Friday, 08 April, 2016 @ 11:00
How to protect yourself from catfishing without deleting all of your dating and chatting apps.
I have received a number of ‘Ask Jodie’ emails recently, asking how they can tell if they have been communicating with a catfish (where someone lures a person into a relationship by adopting a fictional online persona) and also how to protect yourself from one without having to delete all of your dating and chatting apps.
Last week I posted the top 13 signs that you are speaking to a catfish online. I will now go into a little more detail and run you through 11 ways to protect yourself from a catfish.
Has this person popped up out of nowhere? Does their story make sense? Are their photographs too good to be true? Are things getting serious very quickly? The above can be the key signs of a catfish, so if you see one or more of these red flags, be wary.
Something as simple as going for a subscription dating site could help to protect you from catfishing merely because, the scammers and catfishes are going to be less willing to give up their personal/bank details to the website which could trace back to the real person behind their computer screen.
Your address, your vehicle details, your bank details and so on.
It seems obvious but scammers and catfishes are often master manipulators when it comes to siphoning the information they want from their victims. Even down to your social media profiles – check your privacy settings and make sure it isn’t open to strangers prying eyes.
It is better in this case to air on the side of caution and keep your personal information personal.
This one is straight forward. When chatting to people online, never give money and never pay for items for them. No matter what they say and how much you want to help them.
Social media is a powerful tool when trying to avoid a situation with a catfish. Is their social media status SOCIABLE?
Plenty of friends/followers, friends tagged in photos, friends and family interesting on their Facebook wall are all comforting signs that this is a real person’s profile.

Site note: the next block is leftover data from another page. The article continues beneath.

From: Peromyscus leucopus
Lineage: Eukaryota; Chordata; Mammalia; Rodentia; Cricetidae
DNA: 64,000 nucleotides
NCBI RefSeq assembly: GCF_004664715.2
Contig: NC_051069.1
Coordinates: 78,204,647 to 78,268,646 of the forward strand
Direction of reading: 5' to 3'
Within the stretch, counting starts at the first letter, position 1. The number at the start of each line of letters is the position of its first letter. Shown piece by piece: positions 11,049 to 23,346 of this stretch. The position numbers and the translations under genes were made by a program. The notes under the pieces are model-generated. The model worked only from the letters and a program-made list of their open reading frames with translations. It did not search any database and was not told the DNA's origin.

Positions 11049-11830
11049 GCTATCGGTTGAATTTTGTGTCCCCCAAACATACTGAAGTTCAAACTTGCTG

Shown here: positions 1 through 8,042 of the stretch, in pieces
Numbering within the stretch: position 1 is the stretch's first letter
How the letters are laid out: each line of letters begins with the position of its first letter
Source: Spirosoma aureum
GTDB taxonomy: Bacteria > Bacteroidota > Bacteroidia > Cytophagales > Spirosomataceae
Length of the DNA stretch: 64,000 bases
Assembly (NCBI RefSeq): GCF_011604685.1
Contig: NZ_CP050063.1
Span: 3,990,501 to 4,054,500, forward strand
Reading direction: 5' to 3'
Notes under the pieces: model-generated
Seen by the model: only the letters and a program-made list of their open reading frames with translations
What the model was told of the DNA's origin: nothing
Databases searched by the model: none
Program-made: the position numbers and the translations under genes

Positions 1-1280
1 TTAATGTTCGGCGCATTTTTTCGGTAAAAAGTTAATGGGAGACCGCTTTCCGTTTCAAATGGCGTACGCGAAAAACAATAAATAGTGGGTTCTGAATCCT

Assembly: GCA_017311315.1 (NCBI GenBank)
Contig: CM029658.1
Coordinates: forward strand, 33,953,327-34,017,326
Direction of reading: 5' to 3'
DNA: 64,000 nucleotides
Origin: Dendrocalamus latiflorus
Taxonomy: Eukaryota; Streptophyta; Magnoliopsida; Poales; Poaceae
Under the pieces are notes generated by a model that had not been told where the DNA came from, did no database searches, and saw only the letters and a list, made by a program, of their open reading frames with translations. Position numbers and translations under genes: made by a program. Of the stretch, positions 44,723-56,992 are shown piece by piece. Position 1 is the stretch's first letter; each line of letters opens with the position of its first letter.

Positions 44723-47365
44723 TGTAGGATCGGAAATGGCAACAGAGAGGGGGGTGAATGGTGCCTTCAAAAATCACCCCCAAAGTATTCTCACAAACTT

Don’t be afraid to ask questions. If a person you are talking to online has become a friendly or romantic relationship, you have every right to ask for proof of who you are speaking to.
If they refuse, make excuses or cannot provide any, I would probably take a step back.
A friend or family member could be the fresh set of eyes you need to get a clear outlook on a new online relationship. If they think it looks suspicious, it may well be. Love is blind, as they say.
When chatting or dating online, it is important to progress the levels of communication at the same pace that relationship itself progresses.
This just means, after weeks or months of texting or instant messaging and you feel comfortable to do so, request to speak to the person over the phone or on webcam. You are then helping to put a voice and a face to the messages.
Once you have spoken on the phone a few times, chatted over webcam you might be thinking it’s time to meet up which leads me to my next point:
Tell your friends and family the where, when and how and don’t forget to update them as your date unfolds.
If your new friend keeps making excuses as to why they cannot meet, let them know that you aren’t willing to continue communicating if they aren’t willing to meet up. A catfish won’t want to meet in person and uncover their real identity.
Not sure about someone’s identity? We offer a bespoke package with a one off set price to help you uncover the mystery around a person online.
Why not check out our Catfish Tracing Service to see how we can help you?
And last but not least:
If your gut is telling you that something isn’t right, don’t ignore it. If you are repeatedly suspicious, your intuition could be kicking in for a reason. That is what it is there for, after all.
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